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← Tilemap tutorial (part 2)Tilemap tutorial (part 4) →
  Tilemap tutorial (part 3)
Thu 22nd November 2012   
Welcome to the third part of the Tilemap tutorial.

The previous article left us at the point where we could display tiles without wasting time drawing any of these out of the screen.

I will now explain the next step, which is to be more efficient at drawing the tiles.

Drawing tiles one by one


The code examples I gave in the previous articles were relying on a semi mythical function:

DrawPicture(tileToDraw,column,row)

The first parameter of the function is a texture reference. It may be a value, a pointer, some obscure handle returned by the graphic API1you are using. The important point here is that for the graphic card, each different texture reference is a different 'object' (this will become important later during the optimization phase).

The second and third parameters are the coordinates of the tile on the screen. It can be expressed in screen coordinates, it may use homogeneous2 coordinates, it may have inverted values.
That does not matter, the concept is still valid :)

In almost every case3 we end-up with something like that:


Given a texture (any rectangular image with 4 corners) and a set of coordinates, we can send a command to display the entity on the screen.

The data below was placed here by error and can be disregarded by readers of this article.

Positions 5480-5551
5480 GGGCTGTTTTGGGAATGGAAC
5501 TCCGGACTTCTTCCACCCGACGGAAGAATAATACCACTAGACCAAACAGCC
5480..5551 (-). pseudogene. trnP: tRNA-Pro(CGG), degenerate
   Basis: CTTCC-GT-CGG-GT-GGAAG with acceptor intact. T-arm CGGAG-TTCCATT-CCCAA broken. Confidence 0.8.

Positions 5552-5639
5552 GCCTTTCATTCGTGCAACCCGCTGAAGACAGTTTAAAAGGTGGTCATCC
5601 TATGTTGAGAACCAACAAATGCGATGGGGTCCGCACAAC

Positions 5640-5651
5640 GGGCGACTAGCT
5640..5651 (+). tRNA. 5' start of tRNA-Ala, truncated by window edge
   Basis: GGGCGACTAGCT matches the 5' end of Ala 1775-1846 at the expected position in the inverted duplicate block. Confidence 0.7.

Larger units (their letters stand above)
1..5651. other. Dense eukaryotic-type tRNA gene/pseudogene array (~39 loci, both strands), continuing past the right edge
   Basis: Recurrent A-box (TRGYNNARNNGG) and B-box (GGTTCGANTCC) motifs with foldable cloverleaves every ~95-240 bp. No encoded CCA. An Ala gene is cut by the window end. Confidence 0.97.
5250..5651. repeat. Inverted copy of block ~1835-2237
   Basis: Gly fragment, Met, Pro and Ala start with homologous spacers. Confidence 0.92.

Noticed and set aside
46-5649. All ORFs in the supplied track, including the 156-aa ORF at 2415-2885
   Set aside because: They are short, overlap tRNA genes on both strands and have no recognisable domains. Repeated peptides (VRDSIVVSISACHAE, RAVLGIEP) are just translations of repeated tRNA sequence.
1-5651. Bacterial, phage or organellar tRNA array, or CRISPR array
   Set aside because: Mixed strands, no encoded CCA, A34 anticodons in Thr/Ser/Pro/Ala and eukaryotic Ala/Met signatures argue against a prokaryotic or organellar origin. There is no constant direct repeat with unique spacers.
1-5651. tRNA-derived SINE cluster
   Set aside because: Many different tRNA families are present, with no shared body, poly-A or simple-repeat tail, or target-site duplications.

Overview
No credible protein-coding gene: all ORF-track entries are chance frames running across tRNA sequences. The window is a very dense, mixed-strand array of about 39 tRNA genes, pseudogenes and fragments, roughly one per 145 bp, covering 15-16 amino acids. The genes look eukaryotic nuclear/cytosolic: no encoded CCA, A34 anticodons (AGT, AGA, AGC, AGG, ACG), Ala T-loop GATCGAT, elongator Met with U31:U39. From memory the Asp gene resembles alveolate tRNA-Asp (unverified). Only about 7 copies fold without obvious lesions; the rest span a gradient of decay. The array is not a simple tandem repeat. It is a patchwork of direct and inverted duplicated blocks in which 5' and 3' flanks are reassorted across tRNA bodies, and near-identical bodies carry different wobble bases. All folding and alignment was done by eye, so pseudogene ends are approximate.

The graphic card will then draw our square using two textured triangles4:
  • the first one, drawn in red, will be using the vertices (0,1,2)
  • the second one, drawn in green, will be using the vertices (1,2,3)
The graphic card will also need texture coordinates (often called UVs) to perform the mapping:
  • the first one, on the top left, with texture coordinates 0.0/0.0
  • the second one, on the top right, with texture coordinates 1.0/0.0
  • the third one, on the bottom left, with texture coordinates 0.0/1.0
  • the fourth one, on the bottom right, with texture coordinates 1.0/1.0)

The OpenGL equivalent would be:

// Draw a rectangle using two triangles 
glBegin(GL_TRIANGLES);

// First triangle
glTexCoord2f( 0.0f, 0.0f );
glVertex3f( 0.0f, 0.0f, 0.0f ); // vertex 0 (top left)

glTexCoord2f( 1.0f, 0.0f );
glVertex3f( 1.0f, 0.0f, 0.0f ); // vertex 1 (rop right)

glTexCoord2f( 0.0f, 1.0f );
glVertex3f( 0.0f, 1.0f, 0.0f ); // vertex 2 (bottom left)

// Second triangle
glTexCoord2f( 1.0f, 0.0f );
glVertex3f( 1.0f, 0.0f, 0.0f ); // vertex 1 (top right)

glTexCoord2f( 0.0f, 1.0f );
glVertex3f( 0.0f, 1.0f, 0.0f ); // vertex 2 (bottom left)